It’s time to make of
AVE you noticed a post about a fibromyalgia petition doing the rounds on Facebook in recent weeks? If you have spotted it but weren’t sure what it was about, you’re not alone. It’s only a little over two decades since the condition was officially recognised and awareness around it is still relatively low (on average, it takes 10 years for people to be diagnosed with it). Symptoms can be vague and overlap with other things – pain and fatigue are the main ones – but it’s incurable and can be debilitating.
And this is what that Facebook post is all about. Leeann and Adrienne Lakin, sisters from Derbyshire who both suffer with the condition, launched a petition earlier this year in a bid to get parliament to change the Equality Act 2010, so that fibromyalgia is listed as a full disability.
Since being hospitalised with the illness early last year, Leeann, 29, has been unable to work and needs help managing day-to-day life and looking after her two young daughters. It’s similar for Adrienne, 24, who says: “I used to be a fit, active young woman working three jobs and constantly on the go, to now where I can hardly do a simple task without the chronic pain, fatigue and the rest of the joys that come along with fibromyalgia.”
They’re not alone. Fibromyalgia affects around 4-5% of the UK population, however, as Dr Kim Lawson, a senior lecturer in pharmacology at Sheffield Hallam University – who has specialist interest in the condition – points out, up to 80% of sufferers haven’t yet been formally diagnosed. THE condition is already mentioned in the Equality Act, but currently just as an ‘impairment’. Getting this changed, as Leeann and fellow campaigners note, is not about benefits or financial gain, but would be a vital step in furthering awareness and understanding of fibromyalgia – which would hopefully help towards speedier diagnoses, plus better advice and support for those affected.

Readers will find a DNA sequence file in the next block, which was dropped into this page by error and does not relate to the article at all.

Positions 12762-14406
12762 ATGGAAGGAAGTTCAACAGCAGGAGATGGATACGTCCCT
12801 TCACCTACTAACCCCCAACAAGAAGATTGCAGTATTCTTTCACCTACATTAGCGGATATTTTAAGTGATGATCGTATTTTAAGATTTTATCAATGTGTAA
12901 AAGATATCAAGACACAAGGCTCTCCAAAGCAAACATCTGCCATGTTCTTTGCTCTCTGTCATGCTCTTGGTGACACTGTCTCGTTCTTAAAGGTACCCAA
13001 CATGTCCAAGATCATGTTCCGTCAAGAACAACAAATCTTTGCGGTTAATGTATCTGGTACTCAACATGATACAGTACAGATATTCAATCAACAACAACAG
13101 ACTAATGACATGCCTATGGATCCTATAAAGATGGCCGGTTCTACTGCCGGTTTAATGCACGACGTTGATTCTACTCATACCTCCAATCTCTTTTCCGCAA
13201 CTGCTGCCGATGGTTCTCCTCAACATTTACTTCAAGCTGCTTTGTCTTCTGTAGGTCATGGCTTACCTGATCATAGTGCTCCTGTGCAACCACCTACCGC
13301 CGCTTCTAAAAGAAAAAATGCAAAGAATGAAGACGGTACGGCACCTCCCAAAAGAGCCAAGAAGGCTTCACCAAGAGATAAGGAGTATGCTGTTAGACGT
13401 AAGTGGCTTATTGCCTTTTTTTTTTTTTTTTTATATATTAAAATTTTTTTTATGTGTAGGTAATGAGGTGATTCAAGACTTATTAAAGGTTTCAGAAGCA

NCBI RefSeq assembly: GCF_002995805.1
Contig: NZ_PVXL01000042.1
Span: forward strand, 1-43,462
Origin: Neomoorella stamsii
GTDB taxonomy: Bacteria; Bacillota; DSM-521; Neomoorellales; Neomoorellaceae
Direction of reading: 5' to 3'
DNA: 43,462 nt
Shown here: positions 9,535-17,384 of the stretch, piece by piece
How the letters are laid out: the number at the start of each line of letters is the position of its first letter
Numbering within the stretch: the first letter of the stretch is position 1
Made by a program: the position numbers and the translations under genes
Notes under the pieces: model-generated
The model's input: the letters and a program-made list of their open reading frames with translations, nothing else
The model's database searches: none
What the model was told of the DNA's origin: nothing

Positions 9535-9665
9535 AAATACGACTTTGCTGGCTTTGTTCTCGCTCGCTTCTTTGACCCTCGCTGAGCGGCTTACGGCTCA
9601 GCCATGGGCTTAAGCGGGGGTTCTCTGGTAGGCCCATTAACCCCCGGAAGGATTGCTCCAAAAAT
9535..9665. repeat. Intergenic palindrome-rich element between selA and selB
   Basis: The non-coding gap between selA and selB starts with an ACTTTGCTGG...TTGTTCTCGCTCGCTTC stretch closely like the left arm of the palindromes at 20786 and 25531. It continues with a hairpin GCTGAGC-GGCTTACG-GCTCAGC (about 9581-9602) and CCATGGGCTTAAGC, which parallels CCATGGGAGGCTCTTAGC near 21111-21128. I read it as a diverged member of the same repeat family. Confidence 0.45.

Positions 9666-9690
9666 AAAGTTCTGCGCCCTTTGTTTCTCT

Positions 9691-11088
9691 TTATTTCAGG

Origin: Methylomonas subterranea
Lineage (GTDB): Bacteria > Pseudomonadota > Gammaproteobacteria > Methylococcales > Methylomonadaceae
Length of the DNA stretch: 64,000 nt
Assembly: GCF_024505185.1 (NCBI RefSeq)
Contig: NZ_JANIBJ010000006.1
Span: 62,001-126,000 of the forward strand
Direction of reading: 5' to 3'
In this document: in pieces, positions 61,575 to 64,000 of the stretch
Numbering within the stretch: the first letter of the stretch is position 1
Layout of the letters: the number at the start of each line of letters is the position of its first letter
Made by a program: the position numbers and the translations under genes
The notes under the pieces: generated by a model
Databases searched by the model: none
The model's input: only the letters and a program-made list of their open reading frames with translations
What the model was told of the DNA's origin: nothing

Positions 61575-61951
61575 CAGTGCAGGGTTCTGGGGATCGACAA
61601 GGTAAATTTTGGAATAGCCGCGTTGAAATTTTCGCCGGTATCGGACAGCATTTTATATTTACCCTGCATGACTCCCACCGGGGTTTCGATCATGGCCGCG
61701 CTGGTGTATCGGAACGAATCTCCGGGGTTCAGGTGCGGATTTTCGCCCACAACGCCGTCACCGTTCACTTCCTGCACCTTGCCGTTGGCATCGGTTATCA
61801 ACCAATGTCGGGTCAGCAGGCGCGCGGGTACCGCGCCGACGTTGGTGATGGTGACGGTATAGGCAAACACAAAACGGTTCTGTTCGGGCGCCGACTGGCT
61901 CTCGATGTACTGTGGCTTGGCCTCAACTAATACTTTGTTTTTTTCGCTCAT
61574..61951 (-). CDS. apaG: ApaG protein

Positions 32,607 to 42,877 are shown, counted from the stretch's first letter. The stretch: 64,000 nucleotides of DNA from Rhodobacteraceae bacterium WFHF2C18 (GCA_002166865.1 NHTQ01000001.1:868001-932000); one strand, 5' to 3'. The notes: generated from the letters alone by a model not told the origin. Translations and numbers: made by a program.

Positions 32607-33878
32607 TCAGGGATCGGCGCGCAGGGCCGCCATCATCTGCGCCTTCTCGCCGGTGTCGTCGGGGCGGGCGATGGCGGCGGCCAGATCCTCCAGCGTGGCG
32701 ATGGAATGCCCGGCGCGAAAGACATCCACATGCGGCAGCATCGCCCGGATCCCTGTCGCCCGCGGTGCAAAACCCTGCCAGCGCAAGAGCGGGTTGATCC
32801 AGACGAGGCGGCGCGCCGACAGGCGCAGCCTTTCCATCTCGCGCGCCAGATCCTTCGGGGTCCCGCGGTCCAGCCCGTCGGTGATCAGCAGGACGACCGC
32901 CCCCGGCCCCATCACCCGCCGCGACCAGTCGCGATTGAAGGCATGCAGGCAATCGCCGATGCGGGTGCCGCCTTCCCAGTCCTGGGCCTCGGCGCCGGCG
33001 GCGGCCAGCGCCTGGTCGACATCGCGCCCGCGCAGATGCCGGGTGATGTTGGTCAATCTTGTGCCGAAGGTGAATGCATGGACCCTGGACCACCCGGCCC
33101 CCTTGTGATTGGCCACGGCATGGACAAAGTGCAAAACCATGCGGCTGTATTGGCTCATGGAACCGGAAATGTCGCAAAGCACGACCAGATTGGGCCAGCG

These things can be hit and miss, for a number of reasons. Dr Lawson notes that the symptoms – as well as generalised chronic pain and fatigue, things like brain fog, stiffness, digestive disturbances, anxiety and depression and mobility issues are common – can be vague and “complex”, and “there isn’t a simple diagnostic test.”
And because it’s an “invisible illness”, meaning people with it can often ‘look fine,’ lack of understanding can be a source of distress. Symptoms sometimes get dismissed as being “in somebody’s head”. DR Lawson agrees “recognition” is one of the major challenges of conditions like fibromyalgia. “It goes right across the board for people who have the condition; their direct relatives, their friends not recognising that they are ill.”
The fact there’s no clear cause plays into this, but research looking